chapter  7
Total war, global market and local impact: British women’s shifting food practices during the Second World War
ByNatacha Chevalier
Pages 16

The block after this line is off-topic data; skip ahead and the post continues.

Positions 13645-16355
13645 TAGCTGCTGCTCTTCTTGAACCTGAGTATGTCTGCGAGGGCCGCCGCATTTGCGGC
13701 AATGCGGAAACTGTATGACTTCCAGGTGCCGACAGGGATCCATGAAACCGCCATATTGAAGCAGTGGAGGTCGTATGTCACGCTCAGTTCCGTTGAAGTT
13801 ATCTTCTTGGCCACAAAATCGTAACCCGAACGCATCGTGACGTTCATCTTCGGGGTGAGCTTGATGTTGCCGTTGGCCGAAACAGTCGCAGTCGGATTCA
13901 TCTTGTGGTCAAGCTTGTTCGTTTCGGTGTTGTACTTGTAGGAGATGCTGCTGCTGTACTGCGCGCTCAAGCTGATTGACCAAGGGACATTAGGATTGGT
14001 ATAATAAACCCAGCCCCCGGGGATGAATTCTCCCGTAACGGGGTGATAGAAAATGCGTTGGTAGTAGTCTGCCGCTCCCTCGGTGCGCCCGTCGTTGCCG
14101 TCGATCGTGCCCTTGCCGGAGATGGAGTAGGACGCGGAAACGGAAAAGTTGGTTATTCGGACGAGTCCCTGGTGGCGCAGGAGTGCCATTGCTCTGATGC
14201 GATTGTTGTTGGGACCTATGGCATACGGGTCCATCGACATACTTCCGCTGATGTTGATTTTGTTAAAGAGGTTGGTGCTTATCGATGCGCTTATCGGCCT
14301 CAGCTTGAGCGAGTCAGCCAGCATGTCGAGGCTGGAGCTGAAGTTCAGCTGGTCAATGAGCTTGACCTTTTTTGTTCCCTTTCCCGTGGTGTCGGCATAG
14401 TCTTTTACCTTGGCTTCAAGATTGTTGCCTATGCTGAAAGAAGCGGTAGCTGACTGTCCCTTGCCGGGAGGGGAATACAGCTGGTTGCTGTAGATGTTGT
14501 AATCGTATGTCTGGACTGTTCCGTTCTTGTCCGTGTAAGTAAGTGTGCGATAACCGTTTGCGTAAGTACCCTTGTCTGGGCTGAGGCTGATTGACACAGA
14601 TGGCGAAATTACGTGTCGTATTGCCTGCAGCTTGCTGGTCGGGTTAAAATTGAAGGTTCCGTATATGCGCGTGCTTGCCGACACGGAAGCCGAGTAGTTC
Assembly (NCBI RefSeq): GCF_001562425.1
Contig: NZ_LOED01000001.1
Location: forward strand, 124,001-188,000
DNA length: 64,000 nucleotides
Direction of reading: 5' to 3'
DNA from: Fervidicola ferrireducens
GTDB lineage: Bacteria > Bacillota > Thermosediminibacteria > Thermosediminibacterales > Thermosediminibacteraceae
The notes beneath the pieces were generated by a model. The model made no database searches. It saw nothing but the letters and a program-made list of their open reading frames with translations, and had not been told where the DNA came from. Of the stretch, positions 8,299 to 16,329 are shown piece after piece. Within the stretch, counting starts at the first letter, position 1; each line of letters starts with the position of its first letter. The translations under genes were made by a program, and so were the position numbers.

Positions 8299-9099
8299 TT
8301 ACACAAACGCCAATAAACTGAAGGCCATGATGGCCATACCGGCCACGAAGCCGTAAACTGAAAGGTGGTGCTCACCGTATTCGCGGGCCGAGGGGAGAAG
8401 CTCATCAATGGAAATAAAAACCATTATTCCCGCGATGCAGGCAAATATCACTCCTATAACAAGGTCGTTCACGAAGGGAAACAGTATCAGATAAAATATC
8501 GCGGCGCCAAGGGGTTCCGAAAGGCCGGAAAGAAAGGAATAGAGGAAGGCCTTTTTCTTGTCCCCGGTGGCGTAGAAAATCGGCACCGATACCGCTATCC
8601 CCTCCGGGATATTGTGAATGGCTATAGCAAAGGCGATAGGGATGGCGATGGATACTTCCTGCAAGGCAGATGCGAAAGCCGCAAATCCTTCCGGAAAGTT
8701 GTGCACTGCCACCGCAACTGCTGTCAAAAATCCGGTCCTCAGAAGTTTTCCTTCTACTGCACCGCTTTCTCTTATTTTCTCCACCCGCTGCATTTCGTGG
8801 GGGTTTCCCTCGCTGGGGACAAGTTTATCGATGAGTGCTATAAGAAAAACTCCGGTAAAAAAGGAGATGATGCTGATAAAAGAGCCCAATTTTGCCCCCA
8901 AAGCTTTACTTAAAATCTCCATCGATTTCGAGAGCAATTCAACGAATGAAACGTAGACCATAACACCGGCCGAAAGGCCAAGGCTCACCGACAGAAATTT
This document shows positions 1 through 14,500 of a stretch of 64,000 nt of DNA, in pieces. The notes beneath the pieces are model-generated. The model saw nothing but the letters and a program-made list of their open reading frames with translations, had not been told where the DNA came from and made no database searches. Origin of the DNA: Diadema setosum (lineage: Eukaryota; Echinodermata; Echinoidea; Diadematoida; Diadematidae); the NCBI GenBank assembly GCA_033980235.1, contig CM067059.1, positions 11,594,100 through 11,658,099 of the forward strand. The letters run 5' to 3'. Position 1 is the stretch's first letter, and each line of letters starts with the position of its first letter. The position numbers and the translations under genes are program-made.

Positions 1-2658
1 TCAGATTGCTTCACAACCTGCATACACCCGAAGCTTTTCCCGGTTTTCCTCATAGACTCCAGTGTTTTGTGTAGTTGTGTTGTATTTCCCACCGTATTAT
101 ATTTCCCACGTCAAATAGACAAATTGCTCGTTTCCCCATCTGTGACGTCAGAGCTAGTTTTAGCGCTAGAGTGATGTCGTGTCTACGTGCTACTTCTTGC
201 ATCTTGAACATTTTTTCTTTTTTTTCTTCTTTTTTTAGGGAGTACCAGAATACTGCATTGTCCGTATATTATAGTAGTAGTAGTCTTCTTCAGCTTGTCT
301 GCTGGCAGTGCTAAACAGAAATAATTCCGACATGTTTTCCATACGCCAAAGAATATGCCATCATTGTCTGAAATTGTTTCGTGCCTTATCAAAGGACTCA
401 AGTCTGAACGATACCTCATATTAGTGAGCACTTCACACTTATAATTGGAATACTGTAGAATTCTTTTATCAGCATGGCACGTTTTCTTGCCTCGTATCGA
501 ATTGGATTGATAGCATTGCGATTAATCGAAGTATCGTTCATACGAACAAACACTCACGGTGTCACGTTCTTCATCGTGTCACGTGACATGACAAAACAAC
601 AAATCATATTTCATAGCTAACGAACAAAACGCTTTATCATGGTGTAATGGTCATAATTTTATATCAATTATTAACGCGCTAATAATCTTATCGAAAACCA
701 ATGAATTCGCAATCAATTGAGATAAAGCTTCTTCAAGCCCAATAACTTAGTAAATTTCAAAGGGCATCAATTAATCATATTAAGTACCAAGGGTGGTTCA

By the dawn of the Second World War, British food practices and eating habits had been shaped by decades of imperial and global trade. All people, rich and poor, were accustomed to consuming commodities which originated from all around the world. The war radically changed this, as imports of food and other goods were drastically reduced. Many commodities were rationed, became scarce or simply disappeared, affecting the diet of the population and the day-to-day existence of British housewives. This exceptional wartime situation made visible the relationship between everyday life in Britain and the country’s relationship with the world of global commodities. Drawing on testimonies found in the Mass Observation Archive, this chapter explores the gendered interconnections between global trade and local practices through the lens of the impact of the wartime reduction of food importation on the everyday lives of those traditionally in charge of food matters, namely women.1